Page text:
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June 29, 2015 3:00 am

Analysis: Jewish Women Less Likely Than Catholics to Take Husband’s Name

avatar by Shiryn Solny

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A new analysis shows that women married in Jewish ceremonies are less likely to take their husband's last name than women married in Roman Catholic ceremonies. Photo: Jason Hutchens via Wikimedia Commons.

A new analysis shows that women married in Jewish ceremonies are less likely to take their husband’s last name than women married in Roman Catholic ceremonies. Photo: Jason Hutchens via Wikimedia Commons.

An analysis of New York Times wedding announcements showed that women married in Jewish ceremonies were less likely to take their husband’s last names than those married in Roman Catholic ceremonies, the Times reported on Saturday.

The largest gap between the two groups was in 1995 when 66 percent of Catholic women took their husband’s names and 33 percent of Jewish women did the same.

Nearly half of the women featured in the publication’s wedding pages since 1985 took their husband’s name after marriage, while about a quarter kept their maiden name and another quarter declined to comment. The analysis factored in 7,835 opposite-sex wedding announcements in five-year intervals.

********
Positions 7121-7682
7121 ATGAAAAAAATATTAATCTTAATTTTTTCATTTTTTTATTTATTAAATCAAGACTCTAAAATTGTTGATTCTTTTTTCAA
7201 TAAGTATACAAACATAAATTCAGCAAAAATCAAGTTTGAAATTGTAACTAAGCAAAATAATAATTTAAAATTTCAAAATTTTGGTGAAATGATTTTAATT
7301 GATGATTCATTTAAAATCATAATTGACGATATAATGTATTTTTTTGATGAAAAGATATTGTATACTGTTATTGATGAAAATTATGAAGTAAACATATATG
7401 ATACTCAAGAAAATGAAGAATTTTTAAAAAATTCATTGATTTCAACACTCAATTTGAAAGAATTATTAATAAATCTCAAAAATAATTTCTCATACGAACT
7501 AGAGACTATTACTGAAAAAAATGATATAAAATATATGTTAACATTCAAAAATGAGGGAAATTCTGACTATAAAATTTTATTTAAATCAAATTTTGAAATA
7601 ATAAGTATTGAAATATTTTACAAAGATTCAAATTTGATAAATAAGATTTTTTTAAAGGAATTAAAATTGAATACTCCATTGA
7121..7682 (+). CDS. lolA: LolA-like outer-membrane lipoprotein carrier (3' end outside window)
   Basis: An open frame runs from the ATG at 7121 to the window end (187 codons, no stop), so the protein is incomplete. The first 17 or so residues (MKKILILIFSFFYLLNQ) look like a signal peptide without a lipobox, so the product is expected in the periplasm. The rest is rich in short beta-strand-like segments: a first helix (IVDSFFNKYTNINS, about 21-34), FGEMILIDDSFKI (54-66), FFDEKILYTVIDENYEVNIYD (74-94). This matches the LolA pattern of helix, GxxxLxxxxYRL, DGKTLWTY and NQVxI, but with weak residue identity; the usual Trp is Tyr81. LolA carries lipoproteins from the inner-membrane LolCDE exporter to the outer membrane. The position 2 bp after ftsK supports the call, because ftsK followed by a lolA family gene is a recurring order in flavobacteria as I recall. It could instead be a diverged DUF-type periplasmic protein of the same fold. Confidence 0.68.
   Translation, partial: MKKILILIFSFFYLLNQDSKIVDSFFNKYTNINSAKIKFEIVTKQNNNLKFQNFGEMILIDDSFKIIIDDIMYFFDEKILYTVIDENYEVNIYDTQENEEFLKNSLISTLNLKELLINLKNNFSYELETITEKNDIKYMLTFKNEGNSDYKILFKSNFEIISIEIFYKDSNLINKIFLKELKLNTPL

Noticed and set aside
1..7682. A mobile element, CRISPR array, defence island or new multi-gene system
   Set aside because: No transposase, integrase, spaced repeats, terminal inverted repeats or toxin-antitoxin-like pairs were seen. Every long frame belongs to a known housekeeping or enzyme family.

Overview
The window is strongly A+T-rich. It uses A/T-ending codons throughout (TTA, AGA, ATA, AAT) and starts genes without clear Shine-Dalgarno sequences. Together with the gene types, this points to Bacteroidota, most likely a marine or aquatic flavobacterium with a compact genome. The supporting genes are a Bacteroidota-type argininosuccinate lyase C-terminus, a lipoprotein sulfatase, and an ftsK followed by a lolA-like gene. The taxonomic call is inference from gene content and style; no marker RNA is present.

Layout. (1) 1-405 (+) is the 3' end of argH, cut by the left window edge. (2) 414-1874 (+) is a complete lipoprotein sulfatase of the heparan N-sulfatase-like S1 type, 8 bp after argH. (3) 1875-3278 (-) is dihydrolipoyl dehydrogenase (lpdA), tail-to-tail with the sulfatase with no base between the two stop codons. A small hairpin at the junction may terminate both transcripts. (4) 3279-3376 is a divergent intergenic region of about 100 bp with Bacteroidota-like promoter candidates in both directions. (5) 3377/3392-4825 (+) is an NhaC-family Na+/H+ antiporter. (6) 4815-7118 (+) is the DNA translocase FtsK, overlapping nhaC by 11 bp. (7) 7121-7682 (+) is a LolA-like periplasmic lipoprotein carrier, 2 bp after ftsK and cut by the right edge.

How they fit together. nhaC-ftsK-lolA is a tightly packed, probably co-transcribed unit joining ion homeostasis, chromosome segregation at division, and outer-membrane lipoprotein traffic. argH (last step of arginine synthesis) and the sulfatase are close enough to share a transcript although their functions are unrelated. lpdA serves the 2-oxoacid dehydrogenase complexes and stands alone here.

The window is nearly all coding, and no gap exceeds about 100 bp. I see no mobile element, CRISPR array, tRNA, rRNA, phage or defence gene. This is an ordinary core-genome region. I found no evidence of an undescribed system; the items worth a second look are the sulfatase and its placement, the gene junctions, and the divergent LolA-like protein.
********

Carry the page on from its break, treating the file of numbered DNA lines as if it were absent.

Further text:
In 2014, 29.5 percent of women listed in the newspaper’s wedding pages kept their maiden name. The figure went up from 26 percent in 2000 and stood at a low of 16.2 percent in 1990.

Roughly 20 percent of women married in recent years have kept their maiden names, according to a Google Consumer Survey. Roughly 10 percent chose to hyphenate their name or legally change it while continuing to use their birth name professionally.

The survey also found that higher-income urban women were much more likely to keep their names, a discovery which was reflected in the wedding pages of the Times.

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